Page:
There are fundamental differences between a legacy AOBRD and an ELD. Are you sure the hardware you’re using for your AOBRD is capable of meeting the more stringent requirements of an ELD?
AOBRD vs ELD Comparison Chart
|Key Differences & Requirements||AOBRD||ELD||Considerations When Making the Transition|
|Automated Driving Status||
|Editing Driver's Records||
|Special Driving Categories (Yard Move and Personal Conveyance)||
|Unidentified Driving Trips||
By December, you must transition from AOBRDs to ELDs
It is crucial that you give your organization enough runway to research and establish plans for making the transition to ELD successful. Use this guide to prepare your organization for a smooth transition.
Download this guide to get the 8 key considerations and 6 critical questions you need to know.
Why make the switch to EROAD’s ELD?
AOBRDs weren’t designed to meet FMCSA ELD requirements. Trying to retrofit old technology to turn an AOBRD into something it wasn’t built for in order to meet complex regulatory specs is more risk than it’s worth.
FMCSA 395.8 compliance timeline
|February 16, 2016||
ELD providers with compliant product can register on the FMCSA registry
Awareness and transition –
Carriers and drivers can voluntarily adopt ELDs. Should research and evaluate ELD options, and prepare to transition to ELDs.
|December 18, 2017||
ELD becomes mandatory for qualifying carriers and drivers
Phased-in compliance –
Unless carriers and drivers are using AOBRs, must adopt ELDs.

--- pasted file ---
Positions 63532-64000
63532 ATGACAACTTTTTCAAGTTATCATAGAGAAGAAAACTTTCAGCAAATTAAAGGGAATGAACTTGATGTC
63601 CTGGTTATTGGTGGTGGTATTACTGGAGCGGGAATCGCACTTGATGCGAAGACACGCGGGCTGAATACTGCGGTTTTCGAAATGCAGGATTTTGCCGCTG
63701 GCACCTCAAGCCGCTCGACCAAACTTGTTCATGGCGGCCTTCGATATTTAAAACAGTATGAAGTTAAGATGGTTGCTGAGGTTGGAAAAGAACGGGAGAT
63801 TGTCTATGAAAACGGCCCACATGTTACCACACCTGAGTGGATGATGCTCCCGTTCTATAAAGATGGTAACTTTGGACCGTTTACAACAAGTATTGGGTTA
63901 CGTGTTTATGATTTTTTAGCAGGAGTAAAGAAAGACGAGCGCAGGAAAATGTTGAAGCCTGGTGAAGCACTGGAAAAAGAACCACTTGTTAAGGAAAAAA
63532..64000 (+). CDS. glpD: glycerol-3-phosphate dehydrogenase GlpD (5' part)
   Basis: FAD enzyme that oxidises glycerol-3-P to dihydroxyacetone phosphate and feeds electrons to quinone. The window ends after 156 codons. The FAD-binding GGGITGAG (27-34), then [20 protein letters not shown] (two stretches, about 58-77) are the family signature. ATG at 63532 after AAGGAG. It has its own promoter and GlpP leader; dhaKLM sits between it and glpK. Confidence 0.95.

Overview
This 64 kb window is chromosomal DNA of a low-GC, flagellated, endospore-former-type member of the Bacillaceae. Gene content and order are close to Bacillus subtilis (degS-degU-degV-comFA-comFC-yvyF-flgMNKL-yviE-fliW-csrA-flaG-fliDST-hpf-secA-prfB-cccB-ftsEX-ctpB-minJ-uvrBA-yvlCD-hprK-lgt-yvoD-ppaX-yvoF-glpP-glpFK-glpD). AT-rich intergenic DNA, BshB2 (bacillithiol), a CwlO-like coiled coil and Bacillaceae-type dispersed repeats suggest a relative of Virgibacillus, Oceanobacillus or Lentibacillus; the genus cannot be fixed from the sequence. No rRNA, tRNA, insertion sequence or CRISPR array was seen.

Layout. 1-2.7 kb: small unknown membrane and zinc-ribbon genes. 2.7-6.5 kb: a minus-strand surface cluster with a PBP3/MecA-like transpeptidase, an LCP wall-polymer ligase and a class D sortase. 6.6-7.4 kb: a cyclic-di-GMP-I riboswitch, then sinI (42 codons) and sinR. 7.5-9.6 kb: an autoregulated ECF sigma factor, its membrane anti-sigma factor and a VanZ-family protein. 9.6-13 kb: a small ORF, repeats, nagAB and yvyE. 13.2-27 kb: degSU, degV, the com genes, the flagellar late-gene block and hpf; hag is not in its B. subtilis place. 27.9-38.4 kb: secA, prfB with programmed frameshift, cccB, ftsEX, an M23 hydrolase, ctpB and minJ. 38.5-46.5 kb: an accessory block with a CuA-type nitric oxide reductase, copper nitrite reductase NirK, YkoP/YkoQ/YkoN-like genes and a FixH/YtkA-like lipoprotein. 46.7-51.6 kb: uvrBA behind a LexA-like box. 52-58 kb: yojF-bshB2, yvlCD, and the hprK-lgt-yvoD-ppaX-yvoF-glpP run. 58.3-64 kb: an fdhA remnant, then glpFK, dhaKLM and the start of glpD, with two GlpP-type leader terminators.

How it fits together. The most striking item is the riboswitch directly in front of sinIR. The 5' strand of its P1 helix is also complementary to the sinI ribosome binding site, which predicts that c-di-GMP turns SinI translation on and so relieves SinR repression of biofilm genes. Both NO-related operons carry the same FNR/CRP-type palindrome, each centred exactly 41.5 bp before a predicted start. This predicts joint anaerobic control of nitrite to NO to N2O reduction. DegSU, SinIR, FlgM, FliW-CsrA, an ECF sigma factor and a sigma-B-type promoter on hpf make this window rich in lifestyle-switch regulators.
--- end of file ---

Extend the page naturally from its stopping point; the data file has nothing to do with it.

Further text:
|December 16, 2019||
“Full compliance date”
End of AOBR Grandfathering
All carriers and drivers must abandon AOBRs and use ELDs
Full compliance –
All carriers and drivers must adopt ELDs.
Guide to the ELD mandate
In December 2015, the Federal Motor Carrier Safety Administration (FMCSA) published the Final Rule requiring carriers and drivers currently using paper record of duty status (RODS) to adopt electronic logging devices (ELDs).
Who must comply?
The rule applies to most motor carriers and drivers currently required to prepare and retain paper RODS to comply with the HOS regulations under part 395.
The following drivers are exempt from installing and using ELDs and may continue to use manual paper or electronic logging system RODS:
- Drivers using paper logs no more than 8 days during any 30 day period
- Drivers who conduct driveaway - towaway operations, where vehicle being driven is the commodity being delivered (i.e. transporting an empty vehicle for sale, lease or repair)
- Drivers of vehicles manufactured before model year 2000.
Further, for those drivers who are not required to maintain RODS because they operate under the short haul/ 100-air mile exemption, may continue without adopting ELDs. However, if the driver exceeds the conditions of the exemption rule for more than 8 days in any 30 day period, those drivers will be required to adopt ELDs.
When does it apply?
The initial deadline to begin using compliant ELDs by December 2017 unless they have automatic on-board recording devices (AOBRDs) that are grandfathered under this rule.
This means that drivers using AOBRDs must also transition to using compliant ELDs, but they will have an additional two years to do so (until December 2019).
February 16, 2016
“Effective Date” - ELD providers with compliant product can register on the FMCSA registry.
December 18, 2017
“Compliance Date” - ELD becomes mandatory for qualifying carriers and drivers.
December 16, 2019